3. Looking for a functional retro styled camera bag? The newly released Signature Series from Think Tank Photo is a modernized version of the classic shoulder bag. Hand sewn, advanced fabrics blend weather protection and durability with the classic feel of fine wool. Genuine leather detailing and metal hardware add character and stand up to the rigors of daily use. In addition, the zippered flap provides full closure and security to the main compartment, or tucks away when not in use. The Signature 10 fits a 10” tablet; the Signature 13 fits a 13” laptop. With our special relationship with Think Tank, by clicking on this URL you will be able to add free gear and receive free shipping on your orders of the Signature bags and all of their other gear. KEY FEATURES Dedicated laptop/tablet compartment: Signature 10 fits a 10” tablet; Signature 13 fits a 13” laptop Secure clasps on front flap with one-handed operation Dedicated phone pocket fits up to an iPhone 6s+ or S7 Edge Wide handle pass-through for attaching to rolling luggage Large front pocket for an extra strobe, rain cover or small book Long, cushioned neoprene shoulder pad positions easily when worn cross-body Zippered front pocket provides security for small items and includes a built-in organizer for pens and business cards Quilted velex dividers can be customized to fit gear Shorter dividers can be made into shelves to stack short lenses and primes Dividers and bottom foam can be removed for a completely collapsible bag Although the bag’s outer fabric is treated with water resistant coating, a seam-sealed rain cover is included for downpour conditions GEAR CAPACITY Signature 10 1 standard size DSLR with 3–4 prime lenses and accessories A complete Mirrorless camera system with 3–4 lenses and accessories 10” tablet fits inside a dedicated compartment Signature 13 1 standard-size DSLR with mid-range zoom attached plus 2–3 additional lenses 13” laptop fits inside a dedicated compartment MATERIALS Exterior: All fabric exterior treated with durable water resistant coating while fabric underside is coated with polyurethane for superior water resistance. The bag also has 240D wool-like 195G nylon/poly blend, full-grain leather, antique-plated metal hardware, highest quality YKK® RC-Fuse zippers, 550D polyspun, nylon seatbelt webbing, neoprene, 3-ply bonded nylon thread. Interior: 210D silver-toned nylon lining, polyurethane-backed quilted Velex liner and dividers, high-density closed-cell foam dividers, 2x polyurethane coated nylon 210T seam-sealed taffeta rain cover, nylon binding, 3-ply bonded nylon thread. PRODUCT SPECIFICATIONS Signature 10 Internal Dimensions: 11.8” W x 7.8” H x 5.1” D (30 x 20 x 13 cm) Exterior Dimensions: 13” W x 9.1” H x 5.9” D (33 x 23 x 15 cm) Tablet Compartment: 11.4” W x 7.8” H x 0.8” D (29 x 20 x 2 cm) Weight: 2.8 lbs. (1.3 kg) Signature 13 Internal Dimensions: 13.3” W x 9.1” H x 5.1” D (34 x 23 x 13 cm) Exterior Dimensions: 14.6” W x 10.4” H x 6.3” D (37 x 26.5 x 16 cm) Laptop/Tablet Compartment: 13” W x 9.1” H x 1.2” D (33 x 23 x 3 cm) Weight: 3.1 lbs. (1.4 kg)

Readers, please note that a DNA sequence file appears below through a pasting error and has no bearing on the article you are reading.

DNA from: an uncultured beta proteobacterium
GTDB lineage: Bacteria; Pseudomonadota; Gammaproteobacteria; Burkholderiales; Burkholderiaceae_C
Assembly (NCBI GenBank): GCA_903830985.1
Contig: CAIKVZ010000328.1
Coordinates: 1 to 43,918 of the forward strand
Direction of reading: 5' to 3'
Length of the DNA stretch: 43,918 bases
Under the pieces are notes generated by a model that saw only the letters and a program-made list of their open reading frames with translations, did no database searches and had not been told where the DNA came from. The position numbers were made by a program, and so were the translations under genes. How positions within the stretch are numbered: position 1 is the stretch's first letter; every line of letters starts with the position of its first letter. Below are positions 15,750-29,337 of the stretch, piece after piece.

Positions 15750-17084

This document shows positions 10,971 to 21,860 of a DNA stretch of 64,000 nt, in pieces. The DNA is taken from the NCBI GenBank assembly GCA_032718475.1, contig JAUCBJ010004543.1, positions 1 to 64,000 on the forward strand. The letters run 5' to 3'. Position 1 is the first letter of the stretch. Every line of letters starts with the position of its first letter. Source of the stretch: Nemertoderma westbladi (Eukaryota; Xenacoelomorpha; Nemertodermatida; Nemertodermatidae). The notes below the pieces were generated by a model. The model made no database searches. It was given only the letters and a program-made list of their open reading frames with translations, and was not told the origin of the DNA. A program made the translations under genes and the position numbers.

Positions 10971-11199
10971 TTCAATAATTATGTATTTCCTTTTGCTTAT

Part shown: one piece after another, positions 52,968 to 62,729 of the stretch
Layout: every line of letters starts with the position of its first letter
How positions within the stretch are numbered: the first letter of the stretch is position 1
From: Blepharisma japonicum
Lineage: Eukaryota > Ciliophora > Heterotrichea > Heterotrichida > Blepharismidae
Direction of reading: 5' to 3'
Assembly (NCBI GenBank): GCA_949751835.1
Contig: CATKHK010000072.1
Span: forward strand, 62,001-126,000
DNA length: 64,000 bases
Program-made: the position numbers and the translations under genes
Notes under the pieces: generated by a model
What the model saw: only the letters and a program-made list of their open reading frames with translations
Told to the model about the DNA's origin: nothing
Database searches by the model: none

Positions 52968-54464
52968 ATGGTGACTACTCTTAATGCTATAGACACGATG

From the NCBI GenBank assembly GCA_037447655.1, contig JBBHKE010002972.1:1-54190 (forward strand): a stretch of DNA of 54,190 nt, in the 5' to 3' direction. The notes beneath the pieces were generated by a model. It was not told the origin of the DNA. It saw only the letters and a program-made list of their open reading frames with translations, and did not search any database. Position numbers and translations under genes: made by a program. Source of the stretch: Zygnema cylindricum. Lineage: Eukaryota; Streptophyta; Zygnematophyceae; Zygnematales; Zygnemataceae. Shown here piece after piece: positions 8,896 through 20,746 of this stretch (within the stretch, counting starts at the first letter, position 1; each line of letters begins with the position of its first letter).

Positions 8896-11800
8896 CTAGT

4. The second of our 5 Questions series is from none other than @Ann Shelbourne, who has become one of Fotozones most prolific members since first joining in 2009. 1. Why did you pick up a camera? The first time that I ever handled a camera was when I was about nine: but I was cheated and only realised exactly how much later. A Great Aunt, bearing a camera loaded with Kodacolor film, visited us. I asked if I could have a turn with her camera and was told: “Certainly you can — in a minute”. When she later sent us prints I couldn’t understand why none of my shots were included — the devious old so-and-so had finished and wound-off the film before letting me have my turn! Someone must have noticed my interest because they bought me a Coronet box camera. I read the instructions and followed them very carefully and when all twelve shots on my first film turned out perfectly, I was hooked! (I still have all of those photographs.) Soon dissatisfied with taking static snapshots (with the sun behind me), I tried action shots and indoors shots and, of course, the results were dreadful. The Coronet was not designed for those antics so a much better camera (with adjustable lens and shutter settings) was lent to me. [Years later, when my own children wanted cameras, I remembered my frustration with that Coronet and bought them proper adjustable cameras from the start.] Then I bought a book about Photography and discovered that it was possible to develop and print one’s own pictures — and my path forward was probably set in concrete (although the stained paintwork and towels in our bathroom-turned-darkroom were the somewhat unfortunate by-products of that adventure). After School I was extremely fortunate to be granted a place on the Photography Course at the Guildford Art College where I could learn the correct way to do things and eventually I acquired a properly equipped darkroom of my own. For me, it has always been the total hands-on experience of both taking and making my photographs which has mattered. I have consequently processed all of my own work from the beginning and have never used outside labs or photo-finishing services. It saved a lot of money too if I did the processing myself but, more importantly, doing my own processing and printing has always given me a lot of pleasure and a sense of achievement when I get the results that I am chasing. 2. What kind of photography brings you the most joy, and why that type? Tackling any subject which is difficult or challenging; or which leads me to learn about the subject matter itself; or causes me to master a new technique; is the most fun and most stimulating. It is the subject matter itself that fascinates me and makes me want to dive in and research it more deeply; and then I love being able to use the camera as a tool to portray its unique features and qualities and to tell its story as effectively as possible. Projects of this kind have included the creation of several Museum exhibits where researching the subject, and writing the text, has been as much fun as taking and printing the photographs and then creating the supporting printed materials. At one time I was deeply involved in photographing very fine antique silver, high-end jewellery and precious stones; bronze sculptures; and Middle Eastern antiquities. I consequently became fascinated by these lovely pieces and bought a lot of books on those subjects. “The Sands of Time”: photographed for Topaz, Knightsbridge, London for a full-page ad. in Vogue “The Last Golden Age of the Cameos 1890: ‘Satyr enjoying a nymph’ “. One of many photographs which I shot for the Ad. campaign of Hancocks, London. A Sassanian gold vessel (possibly an incense burner) circa 224-642 AD; shot for a London Gallery Persian Ceramic circa 1000 BC. Translucencies formed by the glaze over burned-out rice-grains which had been embedded in the soft clay before firing. I am always intrigued by how things are manufactured, in various industrial processes and in new technologies so I have been involved in many very varied projects for different industries. Most of them have been more pleasurable experiences than taking the photographs for the brochure which I created for a German manufacturer of Sludge Pumps. [No, you do not need a graphic description of what Sludge Pumps do: suffice it to say that I felt that the Clients might find it appropriate to incorporate “Scratch and Sniff” patches in their brochure!] Sludge Pumps in the Furnace Room in the Water Pollution Control Plant at Duffin Creek,Toronto. Whether it’s about the unique aspects of a client’s product, his industry or a new technology; or whether it introduces me to the history and art of an ancient civilisation; or makes me want to know more about the plants and animals of the natural world; it makes no difference — I am excited by the mere chance to see, experience and learn about the new things to which the camera has drawn me. I have photographed so many different things including complete ranges of products for catalogues and extended sets for editorials ranging from Horticultural supplies, operations in an Oil Exploration company’s Labs., Playground equipment, Wood-working tools, Hand-enamelled boxes, a unique hunting gun, Swedish glassware, and specialised machine tools — among many others. Horticultural Products (one of a series shot while the growing-season progressed to Harvest). “The Last Elephant Gun”: photographed for Holland & Holland in 1973 and now in a Texas museum. A Transducer Precision Machine Tool used for orbital head-forming and parts-assembling. Perhaps my cameras have always led the way and I have just followed along; but those cameras have led both me, and my family, into some incredible journeys and global adventures in general. And (but only very recently and since the advent of fast and sophisticated DSLRs) into the pursuit of Wildlife photography and to fabulous expeditions to Africa and Asia. I had signed-up for Dallas and Pepe’s very first NG Safari on the spur of the moment (which is the way that I am usually inclined to do things!) and then realised that I had absolutely zero experience in photographing wild animals and no suitable lenses either. The first thing I did was to buy a membership-pass to the nearest Zoo; followed by the rental (and subsequent purchase) of my 200-400mm lens. I practised diligently on the Zoo animals and was both surprised and delighted with the photographs which I obtained during that first trip to Africa and I think that I became hooked on Wildlife photography from that moment. Wildlife photography has been particularly rewarding; not only because of the knowledge that I have accrued about the creatures themselves and the ecology and history of their territories; but also because of all the amazing and wonderful people from all around the World that I have met as a result. Lioness and Cubs at Sabi Sabi in 2016, Giraffe Mud-wallowing Hippo on the Chobe River in 2015 3. If you were in charge of camera design at a major manufacturer describe the features and aesthetic of the flagship camera you would have made. There would be nothing more for me to do: Nikon have already done it with their D5! That camera is sheer perfection: it seems to be capable of photographing any subject, under any conditions, infallibly. Just handling that camera is thrilling. I have never owned such a superb machine before and I can think of nothing that I would change about its design. On second thoughts, there is one small thing that I would change: that button on the back of all Nikons, including the D5, which is labelled “Quality”. This dangerous button (which is not custom-programmable) is hazardous because it can lurch you into shooting JPEGs instead of RAW if you press it inadvertently in the dark—although at least on the D5 it is now illuminated at night. 4. What is the best photography assignment you have ever had as a professional? One’s first big account always remains memorable and I was given the wonderful opportunity to roam freely around the huge Tate & Lyle sugar refineries in London in the early ‘60s photographing whatever I wanted in order to make a series of eye-catching colour cover photographs for their in-house magazine and for their Annual Report. Unloading Raw Sugar from a barge on the River Thames in 1964. When Tate and Lyle introduced new packaging, they asked to photograph one of their new displays in a Super Market together with some models. It was as a bit tricky because we could only have access to the shop during normal opening hours when we had to contend with customers who were trying to shop while we needed quite a lot of space for studio flash units, trailing electric cords, camera, live models and Tate & Lyle’s Product Manager. A very confused two-year-old Julian being remonstrated with by his stage Mom for eating the sugar (which I had just told him to eat!). Nicola played the part of a superior Big Sister. I always shot colour negative film and made my own colour prints which went totally against the accepted practice during the Film Era when virtually every other professional photographer shot all colour on Transparency film. By working with prints I had total control over the final colour balance and, once the Separators and Plate Makers had been persuaded (rather firmly!) that this was the way it was going to be, my clients found that they got very accurate colour reproduction from my photographs so that is possibly why I was given so many great projects. Another interesting job was shooting a series for the covers for a Lawyer’s magazine when I was given free rein to come up with whatever relevant ideas I could. These ranged from photographing Magna Carta, the Inns of Court in London and various accouterments which were part of the legal world. The wig and robes of a High Court Judge. I arranged with his clerk to borrow them for photography but I am not sure if the Judge himself ever knew about it. The book on the table was printed in 1599. The wig and silk gown of a Queen’s Counsel Barrister. Close-up of the top left corner of the Salisbury Magna Carta which lists the names of those present at the sealing of it by King John at Runneymede in 1215. One extensive project involved me in photographing several hundred different historical objects which had been assembled for an exhibition in a New York Museum entitled “The Jewish Community in Early New York 1654-1800”. A professional Exhibits Designers company had been hired by a prominent New York family to create a travelling photographic version of the exhibit and they commissioned me to take the photographs and make all of the colour prints — many of them as large as 30”x 40”. The travelling version of this exhibition was first shown at the Hudson River Museum in New York before moving to Washington (where President Gerald Ford opened it). It then moved on to the Spoleto Festival and finally found a permanent home in Israel. I learned so much about Display techniques from that company which later proved very useful when I was asked to design exhibits for museums and for Industrial Trade Expos. Some of the panels in the photographic representation of the “The Jewish Community in Early New York 1654-1800” Exhibition. I have been incredibly fortunate to have had so many very different projects over the years but the most satisfying have been those where I have been allowed almost unfettered control over the complete project from concept through all stages of production to delivery of the final materials. This has involved me in complete advertising and marketing campaigns from the preliminary basics of designing the Logo and company stationery; establishing the marketing thrust; dealing with all aspects of publicity and promotion including the design and construction of booths for Trade Expos, preparation of press releases, building of web sites and production of Print materials together with all the necessary photography and copy-writing along the way. One example of that was when SSMC (Singers) asked us to produce everything needed to launch their new invention: a system for remotely monitoring the state of the batteries which are used to fire-up generators during a power-outage. This very utilitarian product consisted of a distinctly unprepossessing black plastic box and a translucent white Tupperware container attached to a probe! First,the product needed a name and then to be registered and trade marked. Once we had done that, we designed a Logo which could scale to be used on everything from Business Cards, letterheads and on the sides of trucks. Next I shot night-time photographs of the sorts of places which must never lose power and which depend on reliable generators. Locations included a hospital, the control tower of an international airport, a shopping mall, a high-rise residential building and a high-security jail. (This series led to a few exchanges with security police who were very concerned as to why I was prowling around such places with a camera in the dark!). We then designed and produced brochures, Direct-mailing pieces, press advertising, press releases and a booth for Industrial Expos. Just two plastic boxes . . . with some fairly sophisticated circuitry inside them. The PowerAlert Booth on set-up day at the International Electric & Electronic Expo at the Jacob Javits Center in New York. It is fairly unusual for a photographer to be allowed that amount of freedom but for the past 40 years that has been the situation in nearly all of my commissions. This came about because my husband and I always seemed to get ourselves deeply involved in the other one’s activities so it was probably inevitable that I got drawn into his work for the clients of his Advertising Agency. I have always felt that it was essential to have a total understanding of the next man’s job so that I could hand-off my work in the way that best fits his requirements in the chain of production. I soon realised that I needed to acquire a thorough knowledge of Colour Separations, Pre-Press production, paper stocks, inks and coatings, and the actual running of an Offset printing press because, only by understanding these things, could I be sure that I co-ordinated everything between the different trades and coaxed their very best work from them and could also ensure on-time delivery for the Agency’s clients. That inevitably led to me to take responsibility for far more than just the photographic part of the job and consequently I have always made a point of being “On-Press” (with my 10x loupe in my hand and with my nose almost in the ink-troughs!) when my jobs run. When Offset Litho Printing “went digital” in the late eighties, I quickly realised that I needed to master the new technology and that catapulted me into the world of electronics: first with computerized PhotoType-Setting machines and then professional Graphic Arts software. This was the catalyst for my continuing fascination with the industry’s on-going growth and development. I continued to shoot only on film until 2008 because, until the arrival of the Nikon D3, digital cameras could not begin to match the results which I could get from Film. The complication with shooting on film before the invention of Photoshop was that all of the objects and lighting effects had to be perfect when you fired the shutter as no compositing after the event was possible! Most of the images included in this article were shot on film and are scans of the prints which I made at the time they were shot. 5. If for any reason you couldn’t take photos anymore, what would you do to occupy your time? I have so many interests, and have explored so many different tools and technologies over the years, that I cannot imagine ever being at a loss for things to do — although I would definitely miss being able to use a camera. I love growing things, making things and fixing things. I am keenly interested in, and involved in, the development of software for the graphic arts. I get enormous pleasure from the Visual Arts (classical) but I also follow new developments in the Sciences with considerable interest. Distant countries (and their traditions and their cultures) have always been a magnet and I love learning more about them — preferably by actually going there. I read a lot — not only technical manuals (although I do read a lot of those too!) but also anything factual (including biographies) although almost no Fiction. I reckon that I am addicted to collecting what most people would consider to be “Useless Information”; and I also like to write. I am one of those lucky people who are never bored — and no day ever seems to be quite long enough. View full article